When I read your suggestion to restart some sensors to build a backup supply, my immediate thought was that such was a great idea. I knew that I would be incapable of doing it myself. With my severe arthritis in my fingers, most of the joints are totally frozen, and I’m not even capable of attaching my own sensors. But I thought my domestic partner, who attaches my sensors for me could probably do it. He tells me “no” however. With his tremors, he has his own problems. I’m sure a lot of younger people can do this easily, but with septuagenarians and octogenarians, it isn’t so easy.

I did a chat with Medicare on their website today asking about the questions I’d outlined here about what exactly my doctor needed to provide, but didn’t get very useful answers. About all the person was able to tell me that I’d need a new prescription. Anything above that the doctor would have to contact Medicare herself.

The doctor called me late afternoon and informed me of what she was doing to get this and my other prescriptions straightened out. I think we’ll get there. And when I talked to the pharmacist by phone he suggested that we aim for getting any required notes and prescriptions for CGM supplies for next time around in within five more months to make sure Medicare will have them as soon as they think they need them.

I’d try the test strip inserted under the end of the transmitter rather than full removal. That requires less dexterity.

Another option is to be “very sensitive” to errors in the Dexcom readings. If you get a few that are 20% off, you’re in a position to change them out early and claim a replacement sensor.

In addition, occasionally the sensor just comes off after six or seven days. Or knocks into a doorframe. Either of these will get a replacement.

At least this way, a small backup stash will accumulate to cover for those times when they’re late shipping.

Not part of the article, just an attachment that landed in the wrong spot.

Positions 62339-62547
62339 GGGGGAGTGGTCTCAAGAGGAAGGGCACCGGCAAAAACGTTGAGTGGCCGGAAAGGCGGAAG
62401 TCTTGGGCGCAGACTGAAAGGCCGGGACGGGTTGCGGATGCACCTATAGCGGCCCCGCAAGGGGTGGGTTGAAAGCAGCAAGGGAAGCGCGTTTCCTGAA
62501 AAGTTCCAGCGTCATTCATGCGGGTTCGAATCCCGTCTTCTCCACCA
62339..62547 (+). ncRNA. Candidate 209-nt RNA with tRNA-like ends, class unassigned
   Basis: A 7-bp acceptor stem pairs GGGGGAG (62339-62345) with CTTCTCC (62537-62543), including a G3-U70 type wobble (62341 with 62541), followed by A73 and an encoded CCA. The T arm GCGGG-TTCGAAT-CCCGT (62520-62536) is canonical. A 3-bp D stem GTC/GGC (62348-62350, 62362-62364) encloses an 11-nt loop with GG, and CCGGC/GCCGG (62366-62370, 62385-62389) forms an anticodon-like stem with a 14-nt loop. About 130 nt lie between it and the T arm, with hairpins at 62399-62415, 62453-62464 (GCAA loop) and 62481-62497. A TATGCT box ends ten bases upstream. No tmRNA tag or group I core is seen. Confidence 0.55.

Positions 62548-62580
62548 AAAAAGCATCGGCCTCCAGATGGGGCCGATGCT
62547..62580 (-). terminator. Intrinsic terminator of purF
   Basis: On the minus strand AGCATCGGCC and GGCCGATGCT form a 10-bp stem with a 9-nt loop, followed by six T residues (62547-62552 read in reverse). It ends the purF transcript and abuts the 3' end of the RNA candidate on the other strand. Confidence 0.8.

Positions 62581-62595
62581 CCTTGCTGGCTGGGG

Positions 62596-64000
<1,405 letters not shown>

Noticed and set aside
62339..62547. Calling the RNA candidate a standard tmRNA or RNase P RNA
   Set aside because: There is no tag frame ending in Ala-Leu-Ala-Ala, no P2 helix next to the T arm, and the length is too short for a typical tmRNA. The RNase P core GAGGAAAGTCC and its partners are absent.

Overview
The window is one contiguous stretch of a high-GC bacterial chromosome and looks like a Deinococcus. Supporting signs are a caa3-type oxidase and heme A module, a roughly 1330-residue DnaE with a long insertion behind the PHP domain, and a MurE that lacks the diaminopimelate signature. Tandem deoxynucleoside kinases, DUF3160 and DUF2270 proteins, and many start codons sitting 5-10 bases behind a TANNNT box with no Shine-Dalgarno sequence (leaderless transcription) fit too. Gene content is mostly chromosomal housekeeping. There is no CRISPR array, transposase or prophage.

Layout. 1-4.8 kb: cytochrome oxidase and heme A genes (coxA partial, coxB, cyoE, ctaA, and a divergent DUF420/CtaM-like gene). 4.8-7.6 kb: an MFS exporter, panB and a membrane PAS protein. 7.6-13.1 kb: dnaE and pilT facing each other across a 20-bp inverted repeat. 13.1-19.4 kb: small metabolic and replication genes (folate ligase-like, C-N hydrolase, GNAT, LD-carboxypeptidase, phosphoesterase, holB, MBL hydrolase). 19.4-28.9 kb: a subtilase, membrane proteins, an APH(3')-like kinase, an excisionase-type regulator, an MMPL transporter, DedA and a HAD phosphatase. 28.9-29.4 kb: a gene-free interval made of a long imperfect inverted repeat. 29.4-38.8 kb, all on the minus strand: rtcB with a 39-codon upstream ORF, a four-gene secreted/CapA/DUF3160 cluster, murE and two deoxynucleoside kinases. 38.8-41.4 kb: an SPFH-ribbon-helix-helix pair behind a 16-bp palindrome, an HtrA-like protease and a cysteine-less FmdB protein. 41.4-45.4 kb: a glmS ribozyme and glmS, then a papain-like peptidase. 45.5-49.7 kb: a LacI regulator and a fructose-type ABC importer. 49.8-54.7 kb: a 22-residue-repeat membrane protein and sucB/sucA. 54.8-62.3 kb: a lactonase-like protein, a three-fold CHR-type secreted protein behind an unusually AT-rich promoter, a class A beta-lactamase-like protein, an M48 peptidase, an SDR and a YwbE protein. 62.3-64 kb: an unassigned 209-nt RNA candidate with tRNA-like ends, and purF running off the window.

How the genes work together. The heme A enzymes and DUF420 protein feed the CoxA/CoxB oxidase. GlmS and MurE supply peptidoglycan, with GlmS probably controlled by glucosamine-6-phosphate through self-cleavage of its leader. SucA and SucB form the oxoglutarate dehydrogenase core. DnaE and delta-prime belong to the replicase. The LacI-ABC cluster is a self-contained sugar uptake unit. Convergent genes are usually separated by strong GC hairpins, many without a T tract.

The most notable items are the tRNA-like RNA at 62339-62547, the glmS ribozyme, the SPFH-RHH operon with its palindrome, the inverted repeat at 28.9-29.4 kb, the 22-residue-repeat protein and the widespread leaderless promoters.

1 Like

I thought I knew the answer to your question but then I went to find documentation and medicare says I am wrong.

Couple of things to know…

  • There is no expectation your DME supplier can send you an order early. You’ve got a prescription that says X per month or year and medicare requirements that limit you to the minimum quantity required.
  • Most of the paperwork is handled by the doc’s office, not the doc. I’ve changed doctors because their offices caused more issues than the condition I was seeing the doctor for.
  • In cases of finger pointing I recommend asking for proof of communication. I called company X to place and order and they say they are waiting or Doctor Y? When did X fax the doctor the request to do paperwork Z and does company X have the confirmation that the fax was received. Usually this will either move the conversation on to the actual problem or I can then call Doctor Y’s office and say hey I got an issue, please do paperwork Z or (my favorite) you find out the paperwork is done and you can go back to company X.

There have been plenty of lawsuits the DOJ has won against DME suppliers and pharmacies for failing to keep records that the article above says DME suppliers don’t have to keep. In my best Fiddler on the Roof Tevye imitation: “Contradictions”

Instead of extending your dexcom to build up a supply of spares I suggest asking your doc to prescribe a couple Freestyle Libre sensors and paying cash at the local pharmacy for it so Medicare doesn’t know. It is not as good as the dexcom but it is cheaper than cash for dexcom sensors and better than fingersticks in that it has a trend line.

1 Like

The weird thing is that I should have had a small accumulation of time toward the next Medicare sensors saved up by now. I’ve had to call Dexcom for replacements early two or three times in the last six months or so. And as I said in my opening post, Medicare was “waiting for my doctor’s reply” last Thanksgiving. So if my count is right, they are expecting it again now in five months, not six. Anyway, it didn’t work out.